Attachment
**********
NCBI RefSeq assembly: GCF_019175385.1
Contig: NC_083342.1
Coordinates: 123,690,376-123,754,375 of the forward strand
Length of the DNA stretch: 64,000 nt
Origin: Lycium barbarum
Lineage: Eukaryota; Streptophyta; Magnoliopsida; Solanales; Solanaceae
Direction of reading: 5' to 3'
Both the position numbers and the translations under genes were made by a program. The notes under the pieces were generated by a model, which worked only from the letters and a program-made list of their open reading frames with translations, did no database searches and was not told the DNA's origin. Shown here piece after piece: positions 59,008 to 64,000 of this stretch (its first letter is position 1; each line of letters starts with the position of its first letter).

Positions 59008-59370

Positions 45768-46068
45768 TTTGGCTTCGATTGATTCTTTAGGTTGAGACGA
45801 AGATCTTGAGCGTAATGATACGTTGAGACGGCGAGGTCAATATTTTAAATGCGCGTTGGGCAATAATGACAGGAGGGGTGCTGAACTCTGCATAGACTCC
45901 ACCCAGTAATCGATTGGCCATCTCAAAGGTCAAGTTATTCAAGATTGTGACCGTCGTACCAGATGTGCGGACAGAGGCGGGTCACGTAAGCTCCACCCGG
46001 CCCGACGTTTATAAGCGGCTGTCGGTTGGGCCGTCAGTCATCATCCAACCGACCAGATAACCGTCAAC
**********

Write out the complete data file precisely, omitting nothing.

NCBI RefSeq assembly: GCF_019175385.1
Contig: NC_083342.1
Coordinates: 123,690,376-123,754,375 of the forward strand
Length of the DNA stretch: 64,000 nt
Origin: Lycium barbarum
Lineage: Eukaryota; Streptophyta; Magnoliopsida; Solanales; Solanaceae
Direction of reading: 5' to 3'
Both the position numbers and the translations under genes were made by a program. The notes under the pieces were generated by a model, which worked only from the letters and a program-made list of their open reading frames with translations, did no database searches and was not told the DNA's origin. Shown here piece after piece: positions 59,008 to 64,000 of this stretch (its first letter is position 1; each line of letters starts with the position of its first letter).

Positions 59008-59370

Positions 45768-46068
45768 TTTGGCTTCGATTGATTCTTTAGGTTGAGACGA
45801 AGATCTTGAGCGTAATGATACGTTGAGACGGCGAGGTCAATATTTTAAATGCGCGTTGGGCAATAATGACAGGAGGGGTGCTGAACTCTGCATAGACTCC
45901 ACCCAGTAATCGATTGGCCATCTCAAAGGTCAAGTTATTCAAGATTGTGACCGTCGTACCAGATGTGCGGACAGAGGCGGGTCACGTAAGCTCCACCCGG
46001 CCCGACGTTTATAAGCGGCTGTCGGTTGGGCCGTCAGTCATCATCCAACCGACCAGATAACCGTCAAC